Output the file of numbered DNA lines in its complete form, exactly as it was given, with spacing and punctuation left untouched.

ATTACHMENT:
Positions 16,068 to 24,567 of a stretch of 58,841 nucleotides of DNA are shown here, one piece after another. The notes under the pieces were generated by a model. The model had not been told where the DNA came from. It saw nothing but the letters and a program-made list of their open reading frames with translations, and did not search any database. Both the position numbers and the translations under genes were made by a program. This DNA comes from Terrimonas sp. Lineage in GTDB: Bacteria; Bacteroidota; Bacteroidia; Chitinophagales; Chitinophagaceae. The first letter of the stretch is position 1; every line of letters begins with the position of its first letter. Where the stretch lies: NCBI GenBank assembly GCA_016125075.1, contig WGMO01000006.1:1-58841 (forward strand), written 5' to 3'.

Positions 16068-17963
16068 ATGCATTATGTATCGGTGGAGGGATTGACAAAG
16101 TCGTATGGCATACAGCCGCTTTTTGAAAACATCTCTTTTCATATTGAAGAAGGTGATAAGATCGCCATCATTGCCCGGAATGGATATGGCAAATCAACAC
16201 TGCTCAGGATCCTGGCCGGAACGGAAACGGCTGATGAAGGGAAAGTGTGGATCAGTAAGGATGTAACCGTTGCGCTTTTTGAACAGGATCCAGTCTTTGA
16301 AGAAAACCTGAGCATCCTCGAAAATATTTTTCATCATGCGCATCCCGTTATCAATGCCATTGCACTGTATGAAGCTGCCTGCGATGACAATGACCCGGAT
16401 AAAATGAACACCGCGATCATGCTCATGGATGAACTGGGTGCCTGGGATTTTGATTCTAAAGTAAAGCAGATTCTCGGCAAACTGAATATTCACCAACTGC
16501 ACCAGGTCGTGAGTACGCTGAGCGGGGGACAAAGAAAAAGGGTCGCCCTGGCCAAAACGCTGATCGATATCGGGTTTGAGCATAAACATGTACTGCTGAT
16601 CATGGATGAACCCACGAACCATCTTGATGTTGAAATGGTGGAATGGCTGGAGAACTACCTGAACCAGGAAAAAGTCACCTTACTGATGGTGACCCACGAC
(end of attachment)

Positions 16,068 to 24,567 of a stretch of 58,841 nucleotides of DNA are shown here, one piece after another. The notes under the pieces were generated by a model. The model had not been told where the DNA came from. It saw nothing but the letters and a program-made list of their open reading frames with translations, and did not search any database. Both the position numbers and the translations under genes were made by a program. This DNA comes from Terrimonas sp. Lineage in GTDB: Bacteria; Bacteroidota; Bacteroidia; Chitinophagales; Chitinophagaceae. The first letter of the stretch is position 1; every line of letters begins with the position of its first letter. Where the stretch lies: NCBI GenBank assembly GCA_016125075.1, contig WGMO01000006.1:1-58841 (forward strand), written 5' to 3'.

Positions 16068-17963
16068 ATGCATTATGTATCGGTGGAGGGATTGACAAAG
16101 TCGTATGGCATACAGCCGCTTTTTGAAAACATCTCTTTTCATATTGAAGAAGGTGATAAGATCGCCATCATTGCCCGGAATGGATATGGCAAATCAACAC
16201 TGCTCAGGATCCTGGCCGGAACGGAAACGGCTGATGAAGGGAAAGTGTGGATCAGTAAGGATGTAACCGTTGCGCTTTTTGAACAGGATCCAGTCTTTGA
16301 AGAAAACCTGAGCATCCTCGAAAATATTTTTCATCATGCGCATCCCGTTATCAATGCCATTGCACTGTATGAAGCTGCCTGCGATGACAATGACCCGGAT
16401 AAAATGAACACCGCGATCATGCTCATGGATGAACTGGGTGCCTGGGATTTTGATTCTAAAGTAAAGCAGATTCTCGGCAAACTGAATATTCACCAACTGC
16501 ACCAGGTCGTGAGTACGCTGAGCGGGGGACAAAGAAAAAGGGTCGCCCTGGCCAAAACGCTGATCGATATCGGGTTTGAGCATAAACATGTACTGCTGAT
16601 CATGGATGAACCCACGAACCATCTTGATGTTGAAATGGTGGAATGGCTGGAGAACTACCTGAACCAGGAAAAAGTCACCTTACTGATGGTGACCCACGAC